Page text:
The Pros and Cons of Using Self-Checkouts

Self-checkouts are a transaction system that has experienced a surge in popularity over the past few years.

According to Self Service World, 27,000 self-checkout terminals were shipped to businesses around the world in 2012. This growth is projected to steadily rise and 60,000 terminals will be shipped in 2018. Consequently, more businesses are choosing to integrate this system.

Here are some pros and cons of self-checkouts so you can decide if they’re the right fit for your company.

The Pros

Efficiency and Speed of Checkout

Perhaps the biggest advantage is the added speed with which customers can checkout and pay for their purchases. Rather than dealing with long lines that get backed up by customers waiting to pay, people can quickly make purchases by ringing up items themselves. This can be especially helpful during peak sales times when stores experience rushes with a large influx of customers. This can reduce the length of checkout lines and wait times, which should keep customers happy while minimizing the stress on employees.

Self-Checkouts Take Up Less Space

Because multiple kiosks can be placed into a relatively small area, stores can take care of customer transactions with minimal space. In some cases, up to six kiosks can take up the same amount of space as a single traditional checkout area with a cashier. While this may not be important to massive retail chains with large floor space, it can be helpful for smaller stores where space is at a premium.

Fewer Employees to Pay

Paying the salaries of multiple cashiers can quickly add up. During slow times when few to no customers are checking out, cashiers aren’t completing any tasks and are essentially being paid for nothing. Utilizing a self-checkout system can considerably cut back on cashiers because a single employee can monitor several kiosks at one time. This means lower overhead costs while still providing customers with the service they need.

The Cons

Customer Difficulties

While many people who are tech savvy can navigate their way through self-checkouts with ease, it can be problematic for others. Sometimes bar codes and coupons don’t scan properly, products require age verification, or customers need assistance; in these types of instances, lines can become backed up. Even with a relatively intuitive navigation menu and audio instructions, this system can be frustrating to some shoppers. Besides this, many customers don’t feel comfortable with the process or simply don’t want to do the work of checking themselves out.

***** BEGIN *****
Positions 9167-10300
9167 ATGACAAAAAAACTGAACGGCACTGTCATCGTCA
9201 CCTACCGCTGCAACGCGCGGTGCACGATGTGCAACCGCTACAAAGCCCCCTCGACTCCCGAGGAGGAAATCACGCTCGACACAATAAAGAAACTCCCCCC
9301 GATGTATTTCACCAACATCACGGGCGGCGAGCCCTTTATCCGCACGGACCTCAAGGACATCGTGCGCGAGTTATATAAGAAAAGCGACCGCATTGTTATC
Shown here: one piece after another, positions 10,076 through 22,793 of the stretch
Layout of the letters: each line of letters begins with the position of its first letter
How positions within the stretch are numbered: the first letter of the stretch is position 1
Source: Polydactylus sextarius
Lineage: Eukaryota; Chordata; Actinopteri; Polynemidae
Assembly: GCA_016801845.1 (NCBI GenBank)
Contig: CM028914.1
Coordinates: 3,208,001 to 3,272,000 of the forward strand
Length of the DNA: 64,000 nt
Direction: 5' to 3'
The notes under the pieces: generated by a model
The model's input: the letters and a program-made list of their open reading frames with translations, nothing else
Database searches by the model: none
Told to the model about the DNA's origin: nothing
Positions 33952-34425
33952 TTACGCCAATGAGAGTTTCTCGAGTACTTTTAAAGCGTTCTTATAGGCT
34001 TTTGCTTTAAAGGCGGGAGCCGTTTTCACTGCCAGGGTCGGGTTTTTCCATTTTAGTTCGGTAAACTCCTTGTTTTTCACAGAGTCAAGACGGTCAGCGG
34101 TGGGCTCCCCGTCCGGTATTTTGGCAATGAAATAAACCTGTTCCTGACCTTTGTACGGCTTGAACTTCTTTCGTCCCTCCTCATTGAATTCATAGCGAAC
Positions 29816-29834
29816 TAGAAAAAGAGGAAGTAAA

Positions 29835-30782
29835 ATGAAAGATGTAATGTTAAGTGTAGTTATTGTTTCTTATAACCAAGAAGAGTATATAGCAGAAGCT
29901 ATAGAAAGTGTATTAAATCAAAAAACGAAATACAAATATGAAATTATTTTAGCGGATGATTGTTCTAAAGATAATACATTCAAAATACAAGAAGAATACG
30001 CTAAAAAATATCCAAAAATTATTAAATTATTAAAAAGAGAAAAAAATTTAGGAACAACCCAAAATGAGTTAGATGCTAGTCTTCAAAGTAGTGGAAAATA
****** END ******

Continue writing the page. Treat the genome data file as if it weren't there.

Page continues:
Potential for Theft

Although most systems are equipped with some form of anti-shoplifting technology, there is often a higher likelihood of theft occurring. Because employees are unable to monitor customer transactions as closely on self-checkouts, it’s easier for customers to steal. Some examples would be replacing bar codes of high priced items with lower priced items or just not scanning an item or two. When caught, it’s possible for customers to plead ignorance or blame it on an equipment malfunction.

Lack of Personal Interaction

Despite the efficiency of this system, many customers prefer to have a one-on-one interaction with cashiers.
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Rather than dealing with a faceless machine, these customers enjoy a brief conversation with employees and the personal attention they receive. In some cases, this can result in some customers taking their business elsewhere if no traditional checkouts are provided.

While there are valid arguments both for and against self-checkouts, the statistics suggest the self-checkout system is here for the long haul. According to Statistic Brain, this type of checkout is more popular among the younger demographic (35 and under). The popularity gradually decreases with older generations, who are a bit more set in their ways. Perhaps the best way to appease customers is for businesses to offer a combination of self-checkouts and traditional ones with cashiers.

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Micah Pratt
Written by
Micah Pratt
In her seven years working in digital marketing, Micah Pratt has worked with several start-up websites providing SEO, content strategy, and content marketing support. Currently in her role as the online marketing manager for Business.org, Micah focuses mainly on helping small business owners make financially smart business decisions.
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